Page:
Answer: That would be 500 people. I had six chefs and 15 waiters.
When I do my grilling, I like to serve the food in small quantities over a period of time. I have found clients enjoy the different meats more this way.
At a party, we would first serve chicken as the guests arrive, wait half an hour and then serve goat, wait another 20 minutes, and then serve mishkaki. I like to end my grills by serving pork, which is my speciality.
Question: What makes your barbecues stand out?
Answer: Flavours. I always infuse a unique aroma into the meat. I like using fruit wood to grill, like lemon wood. As the meat is smoked, the subtle scent and taste is absorbed into the meat.
The technique also matters. Most people think a hot fire is the best way to cook their meats, but smoking meat over an extended period of time gives it a tenderness that a direct fire can’t.
This isn’t something new. In my culture, meat is smoked for preservation. We call it alia.
One of my other signature dishes is a sauce I call olund saitan. Please don’t ask me to translate that – it’s not exactly PG. The chilli is extremely hot and freshly made. I include it as a side in all my grills. It’s always a great moment watching clients trying to survive the chilli the first time they taste the sauce.
Question: You’re selling a brand, so what are the charges for your services?
Answer: It depends on the meats and the number of people.
A typical home party will likely have 25 guests. If they pick four meats – chicken, pork, goat and fish – the entire package will cost approximately Sh35, 000 and include two starches and one salad. The party I did for 500 people cost Sh800, 000.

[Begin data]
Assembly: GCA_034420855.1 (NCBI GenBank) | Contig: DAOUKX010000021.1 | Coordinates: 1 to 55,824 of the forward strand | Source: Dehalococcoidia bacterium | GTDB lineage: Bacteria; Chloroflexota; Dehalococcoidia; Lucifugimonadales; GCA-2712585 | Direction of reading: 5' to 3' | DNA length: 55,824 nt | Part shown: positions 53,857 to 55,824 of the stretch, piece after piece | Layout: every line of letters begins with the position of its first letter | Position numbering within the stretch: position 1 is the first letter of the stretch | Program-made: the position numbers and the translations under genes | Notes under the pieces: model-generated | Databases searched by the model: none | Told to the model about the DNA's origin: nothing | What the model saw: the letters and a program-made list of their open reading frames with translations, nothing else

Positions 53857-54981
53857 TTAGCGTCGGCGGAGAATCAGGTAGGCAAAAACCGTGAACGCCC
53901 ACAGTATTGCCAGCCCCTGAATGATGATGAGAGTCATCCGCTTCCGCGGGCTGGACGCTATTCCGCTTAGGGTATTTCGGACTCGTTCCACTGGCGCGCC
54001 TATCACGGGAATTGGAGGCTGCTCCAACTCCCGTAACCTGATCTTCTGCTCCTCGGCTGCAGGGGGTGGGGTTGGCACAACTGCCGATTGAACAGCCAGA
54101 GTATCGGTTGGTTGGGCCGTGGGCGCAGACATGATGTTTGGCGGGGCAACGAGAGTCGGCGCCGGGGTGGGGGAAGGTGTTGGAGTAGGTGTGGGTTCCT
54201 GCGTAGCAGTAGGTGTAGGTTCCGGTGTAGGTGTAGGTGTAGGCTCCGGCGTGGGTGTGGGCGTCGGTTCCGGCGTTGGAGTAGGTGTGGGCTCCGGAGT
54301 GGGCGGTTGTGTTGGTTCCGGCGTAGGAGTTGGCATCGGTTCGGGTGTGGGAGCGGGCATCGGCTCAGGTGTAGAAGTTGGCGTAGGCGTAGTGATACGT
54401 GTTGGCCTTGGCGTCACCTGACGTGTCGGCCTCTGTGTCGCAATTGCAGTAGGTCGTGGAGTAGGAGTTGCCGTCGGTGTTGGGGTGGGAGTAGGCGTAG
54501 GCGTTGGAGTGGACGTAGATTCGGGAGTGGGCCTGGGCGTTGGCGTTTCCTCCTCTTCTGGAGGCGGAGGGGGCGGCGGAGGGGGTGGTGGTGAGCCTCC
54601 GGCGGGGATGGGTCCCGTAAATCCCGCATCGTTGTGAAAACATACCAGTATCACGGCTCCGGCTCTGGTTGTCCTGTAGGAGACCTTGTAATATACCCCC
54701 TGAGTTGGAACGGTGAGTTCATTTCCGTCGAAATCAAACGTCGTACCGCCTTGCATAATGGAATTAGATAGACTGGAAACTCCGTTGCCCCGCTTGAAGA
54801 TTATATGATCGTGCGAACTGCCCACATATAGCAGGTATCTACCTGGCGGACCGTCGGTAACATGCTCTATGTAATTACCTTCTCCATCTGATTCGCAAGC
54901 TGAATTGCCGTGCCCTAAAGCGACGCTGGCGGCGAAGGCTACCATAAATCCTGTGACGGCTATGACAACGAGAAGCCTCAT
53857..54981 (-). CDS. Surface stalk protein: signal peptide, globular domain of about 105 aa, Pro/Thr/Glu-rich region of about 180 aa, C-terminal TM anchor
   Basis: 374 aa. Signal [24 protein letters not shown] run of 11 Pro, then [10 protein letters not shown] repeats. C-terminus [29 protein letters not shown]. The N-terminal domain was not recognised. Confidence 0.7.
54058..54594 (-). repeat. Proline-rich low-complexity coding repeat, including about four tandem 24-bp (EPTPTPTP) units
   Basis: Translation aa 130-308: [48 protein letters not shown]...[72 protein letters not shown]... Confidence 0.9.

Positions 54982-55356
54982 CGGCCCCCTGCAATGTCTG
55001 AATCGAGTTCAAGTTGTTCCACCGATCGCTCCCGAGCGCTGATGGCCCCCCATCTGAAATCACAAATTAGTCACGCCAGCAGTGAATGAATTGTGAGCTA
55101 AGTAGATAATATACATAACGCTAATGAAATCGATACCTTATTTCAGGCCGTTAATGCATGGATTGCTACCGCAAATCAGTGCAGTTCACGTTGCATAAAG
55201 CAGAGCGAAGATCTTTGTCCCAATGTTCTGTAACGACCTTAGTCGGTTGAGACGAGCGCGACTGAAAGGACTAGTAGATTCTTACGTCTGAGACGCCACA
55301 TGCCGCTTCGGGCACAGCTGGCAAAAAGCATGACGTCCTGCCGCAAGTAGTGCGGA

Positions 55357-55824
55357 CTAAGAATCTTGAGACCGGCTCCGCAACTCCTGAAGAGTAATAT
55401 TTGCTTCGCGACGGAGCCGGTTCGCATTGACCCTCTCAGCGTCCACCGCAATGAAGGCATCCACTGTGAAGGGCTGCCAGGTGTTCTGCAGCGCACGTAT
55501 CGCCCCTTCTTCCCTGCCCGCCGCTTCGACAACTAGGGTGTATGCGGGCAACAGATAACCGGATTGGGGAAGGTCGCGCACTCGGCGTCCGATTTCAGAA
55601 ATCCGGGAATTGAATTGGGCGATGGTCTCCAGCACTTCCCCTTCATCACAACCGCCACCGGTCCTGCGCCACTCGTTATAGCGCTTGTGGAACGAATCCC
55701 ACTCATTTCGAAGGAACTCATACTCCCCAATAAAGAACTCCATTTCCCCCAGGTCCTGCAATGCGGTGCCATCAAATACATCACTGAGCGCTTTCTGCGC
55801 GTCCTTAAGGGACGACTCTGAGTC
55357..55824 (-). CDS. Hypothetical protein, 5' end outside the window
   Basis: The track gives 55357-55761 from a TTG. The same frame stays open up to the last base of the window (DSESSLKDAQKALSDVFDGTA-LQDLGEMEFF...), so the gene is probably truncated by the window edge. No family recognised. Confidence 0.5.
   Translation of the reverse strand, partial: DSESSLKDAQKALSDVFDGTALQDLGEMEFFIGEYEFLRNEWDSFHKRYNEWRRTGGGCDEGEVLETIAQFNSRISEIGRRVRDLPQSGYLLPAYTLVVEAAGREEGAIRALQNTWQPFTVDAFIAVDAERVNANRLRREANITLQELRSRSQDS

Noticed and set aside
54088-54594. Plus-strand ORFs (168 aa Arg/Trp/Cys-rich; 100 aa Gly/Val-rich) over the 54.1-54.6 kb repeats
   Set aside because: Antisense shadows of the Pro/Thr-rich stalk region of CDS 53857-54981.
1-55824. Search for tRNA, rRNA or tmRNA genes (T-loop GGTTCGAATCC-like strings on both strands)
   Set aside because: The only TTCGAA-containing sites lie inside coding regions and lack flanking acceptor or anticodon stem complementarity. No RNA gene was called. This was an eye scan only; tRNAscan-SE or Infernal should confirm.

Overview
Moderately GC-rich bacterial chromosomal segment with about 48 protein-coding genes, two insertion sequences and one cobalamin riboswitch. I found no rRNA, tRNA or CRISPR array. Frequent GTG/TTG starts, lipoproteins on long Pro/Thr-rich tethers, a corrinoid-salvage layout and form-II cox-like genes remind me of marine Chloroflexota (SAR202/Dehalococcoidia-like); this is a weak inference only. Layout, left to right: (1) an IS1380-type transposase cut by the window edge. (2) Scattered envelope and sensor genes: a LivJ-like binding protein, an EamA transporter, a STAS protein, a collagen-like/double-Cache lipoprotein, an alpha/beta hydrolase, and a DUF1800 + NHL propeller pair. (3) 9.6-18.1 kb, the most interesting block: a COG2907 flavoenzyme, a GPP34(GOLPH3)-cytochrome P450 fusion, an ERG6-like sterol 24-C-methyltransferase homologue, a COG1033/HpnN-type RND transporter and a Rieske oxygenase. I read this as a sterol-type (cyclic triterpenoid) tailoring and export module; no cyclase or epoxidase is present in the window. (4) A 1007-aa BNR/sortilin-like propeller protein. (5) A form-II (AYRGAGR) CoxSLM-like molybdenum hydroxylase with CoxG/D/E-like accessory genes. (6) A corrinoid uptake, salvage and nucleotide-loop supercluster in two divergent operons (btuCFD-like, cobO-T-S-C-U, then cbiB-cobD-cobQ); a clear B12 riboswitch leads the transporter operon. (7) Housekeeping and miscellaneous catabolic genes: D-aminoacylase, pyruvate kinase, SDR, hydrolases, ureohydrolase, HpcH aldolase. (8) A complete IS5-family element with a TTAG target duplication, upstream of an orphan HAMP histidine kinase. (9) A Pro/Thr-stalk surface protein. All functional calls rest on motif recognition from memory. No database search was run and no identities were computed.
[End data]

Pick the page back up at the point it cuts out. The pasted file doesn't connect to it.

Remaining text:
Question: Events and parties are seasonal, so how do you ensure you stay afloat when they’re in short supply?
Answer: We have other revenue streams, like our delivery service. We grill your meat and deliver it to your doorstep or your event. For this, we charge per kilo. For example, a kilo of goat meat would be Sh1,000 and pork Sh1,2000. Delivery charges depend on the destination.
I also run a kitchen at a home pub and restaurant called Mbukaki.
One of my goals, however, is to reach the Sunday family lunch crowd. Many of these people go out to eat every Sunday, but can’t enjoy a good grill because most grilling venues are not suitable for children. I’m currently sourcing for a venue and equipment to make this dream possible.
Question: You’re becoming a household name when it comes to grilling – how have you made this happen?
Answer: By providing good meat that tastes different from the meat you get when you walk into your everyday restaurant or pub. A personal chef gives you a very different experience from commercialised food. Also, when I was starting out, I participated in a number of grilling competitions, like ‘Brothers of the Grill’. I was competing with the big boys – known restaurants and hotels.
I won two times. That’s when I was convinced; the trick to cooking is doing it from the heart. Y-Not Grill will always celebrate that.